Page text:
Longy School’s mission should start at its doorstep

Natalia Ruiz, 12, of Arlington, headed to cello practice at the Longy School of Music in Cambridge.

Essdras M. Suarez/Globe Staff

Natalia Ruiz, 12, of Arlington, headed to cello practice at the Longy School of Music in Cambridge.

As a former director of the Longy School of Music, I support your April 12 editorial admonishing the school for its decision to terminate the community division which, for nearly a century, has welcomed children and adults to study alongside its aspiring professionals. In an April 21 letter responding to that editorial, “Longy is right in its mission,” a trustee defends the decision as necessary in light of the difficulties facing a “small, stand-alone . . . . institution.” But Longy is no longer a “stand-alone” institution after its merger with Bard College, a move that was trumpeted as giving Longy the support and stability it needed and heralding bold new ventures.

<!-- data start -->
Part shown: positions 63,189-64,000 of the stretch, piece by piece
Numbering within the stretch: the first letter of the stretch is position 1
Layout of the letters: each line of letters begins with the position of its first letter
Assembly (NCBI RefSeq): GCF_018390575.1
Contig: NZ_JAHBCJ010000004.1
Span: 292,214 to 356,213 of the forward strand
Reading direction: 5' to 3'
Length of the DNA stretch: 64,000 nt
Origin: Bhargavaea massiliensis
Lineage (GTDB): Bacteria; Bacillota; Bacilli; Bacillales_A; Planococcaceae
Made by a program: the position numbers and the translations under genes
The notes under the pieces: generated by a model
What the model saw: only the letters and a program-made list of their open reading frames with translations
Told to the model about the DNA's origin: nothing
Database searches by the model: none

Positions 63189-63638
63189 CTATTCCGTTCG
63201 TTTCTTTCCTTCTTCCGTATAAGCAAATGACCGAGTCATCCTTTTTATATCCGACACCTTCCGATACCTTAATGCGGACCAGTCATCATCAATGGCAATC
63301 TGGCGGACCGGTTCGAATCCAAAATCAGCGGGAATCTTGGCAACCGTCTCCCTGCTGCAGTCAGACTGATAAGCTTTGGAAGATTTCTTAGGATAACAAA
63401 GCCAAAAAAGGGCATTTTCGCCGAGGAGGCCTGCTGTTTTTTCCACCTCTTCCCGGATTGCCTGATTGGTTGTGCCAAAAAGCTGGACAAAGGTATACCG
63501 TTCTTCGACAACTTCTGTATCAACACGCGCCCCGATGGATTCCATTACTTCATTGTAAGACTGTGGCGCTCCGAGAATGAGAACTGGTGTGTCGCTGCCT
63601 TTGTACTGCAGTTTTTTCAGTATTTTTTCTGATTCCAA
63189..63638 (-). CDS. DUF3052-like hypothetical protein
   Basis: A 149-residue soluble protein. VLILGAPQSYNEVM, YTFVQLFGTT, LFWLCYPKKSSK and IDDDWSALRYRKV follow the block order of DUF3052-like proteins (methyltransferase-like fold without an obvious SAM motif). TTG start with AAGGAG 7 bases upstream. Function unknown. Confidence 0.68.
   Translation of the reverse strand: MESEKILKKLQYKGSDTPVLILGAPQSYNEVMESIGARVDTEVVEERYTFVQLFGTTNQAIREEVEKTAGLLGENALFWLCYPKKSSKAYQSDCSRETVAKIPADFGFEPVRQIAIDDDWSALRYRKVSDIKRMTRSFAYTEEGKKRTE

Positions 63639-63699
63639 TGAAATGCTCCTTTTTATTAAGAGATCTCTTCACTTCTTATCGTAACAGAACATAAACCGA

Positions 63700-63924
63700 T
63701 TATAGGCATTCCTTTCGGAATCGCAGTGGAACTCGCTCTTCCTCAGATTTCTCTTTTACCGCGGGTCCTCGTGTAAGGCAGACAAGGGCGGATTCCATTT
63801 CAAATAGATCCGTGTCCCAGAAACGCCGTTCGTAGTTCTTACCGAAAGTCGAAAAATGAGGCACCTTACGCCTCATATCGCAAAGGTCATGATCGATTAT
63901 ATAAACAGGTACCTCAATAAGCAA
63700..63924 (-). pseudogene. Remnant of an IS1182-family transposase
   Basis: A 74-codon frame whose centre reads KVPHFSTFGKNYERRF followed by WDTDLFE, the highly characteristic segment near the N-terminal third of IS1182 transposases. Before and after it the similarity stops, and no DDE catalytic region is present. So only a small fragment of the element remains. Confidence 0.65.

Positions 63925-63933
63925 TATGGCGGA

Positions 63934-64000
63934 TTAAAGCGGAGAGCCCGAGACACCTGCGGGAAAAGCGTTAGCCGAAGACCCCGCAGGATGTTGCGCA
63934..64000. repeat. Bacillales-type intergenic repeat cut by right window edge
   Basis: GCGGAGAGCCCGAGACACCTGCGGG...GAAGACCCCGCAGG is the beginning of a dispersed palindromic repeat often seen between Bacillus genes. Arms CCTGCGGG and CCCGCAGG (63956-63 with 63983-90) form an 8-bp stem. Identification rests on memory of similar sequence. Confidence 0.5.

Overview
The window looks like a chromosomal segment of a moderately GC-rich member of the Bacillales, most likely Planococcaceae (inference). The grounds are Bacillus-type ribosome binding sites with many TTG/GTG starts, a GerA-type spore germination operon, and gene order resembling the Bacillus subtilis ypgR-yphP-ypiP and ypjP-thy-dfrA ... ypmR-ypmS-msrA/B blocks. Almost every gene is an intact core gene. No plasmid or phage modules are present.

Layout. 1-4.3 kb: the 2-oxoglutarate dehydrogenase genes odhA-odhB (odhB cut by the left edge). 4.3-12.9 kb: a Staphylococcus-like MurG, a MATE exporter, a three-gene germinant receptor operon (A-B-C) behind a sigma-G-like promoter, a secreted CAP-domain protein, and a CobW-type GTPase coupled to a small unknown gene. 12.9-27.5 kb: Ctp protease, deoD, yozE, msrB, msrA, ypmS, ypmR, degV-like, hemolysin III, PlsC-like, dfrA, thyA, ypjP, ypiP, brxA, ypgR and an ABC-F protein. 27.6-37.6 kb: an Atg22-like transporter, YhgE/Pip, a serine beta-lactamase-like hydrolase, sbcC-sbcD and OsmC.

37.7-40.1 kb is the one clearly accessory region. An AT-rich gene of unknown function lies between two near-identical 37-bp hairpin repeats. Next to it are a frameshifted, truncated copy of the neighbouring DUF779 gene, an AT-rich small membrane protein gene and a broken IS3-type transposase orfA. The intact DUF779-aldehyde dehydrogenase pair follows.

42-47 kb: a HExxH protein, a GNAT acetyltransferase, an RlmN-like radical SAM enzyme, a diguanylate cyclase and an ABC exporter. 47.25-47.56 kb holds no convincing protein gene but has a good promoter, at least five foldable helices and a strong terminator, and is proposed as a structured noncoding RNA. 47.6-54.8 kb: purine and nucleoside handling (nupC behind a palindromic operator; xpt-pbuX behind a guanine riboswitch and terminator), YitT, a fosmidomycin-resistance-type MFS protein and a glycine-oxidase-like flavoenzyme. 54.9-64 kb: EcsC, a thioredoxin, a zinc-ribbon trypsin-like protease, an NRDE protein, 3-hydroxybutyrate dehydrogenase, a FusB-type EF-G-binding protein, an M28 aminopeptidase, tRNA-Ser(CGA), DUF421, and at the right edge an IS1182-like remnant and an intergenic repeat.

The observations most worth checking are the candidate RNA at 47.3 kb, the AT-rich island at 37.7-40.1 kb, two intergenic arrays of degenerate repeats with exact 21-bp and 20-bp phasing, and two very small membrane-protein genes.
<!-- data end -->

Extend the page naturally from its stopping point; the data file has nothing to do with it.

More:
While one of those ventures, the training of graduate students to teach in underserved communities, is laudable, it is hard to understand the logic of ending the community division while promoting the school’s mission of “preparing musicians to make a difference in the world.” Musicians, by the very path they choose for their life’s work, have always made a difference in the world. But in the case of Longy, that should start at the doorstep of the school.


As the Globe editorial rightly points out, when Longy seeks the support of the community for future programs and growth, it may regret turning out nearly a thousand students and dozens of faculty members who have supported the school and contributed to its excellence. What is needed now is a one-year suspension of the decision, giving time for all concerned to consider space and financial issues and determine a future course.

Victor Rosenbaum


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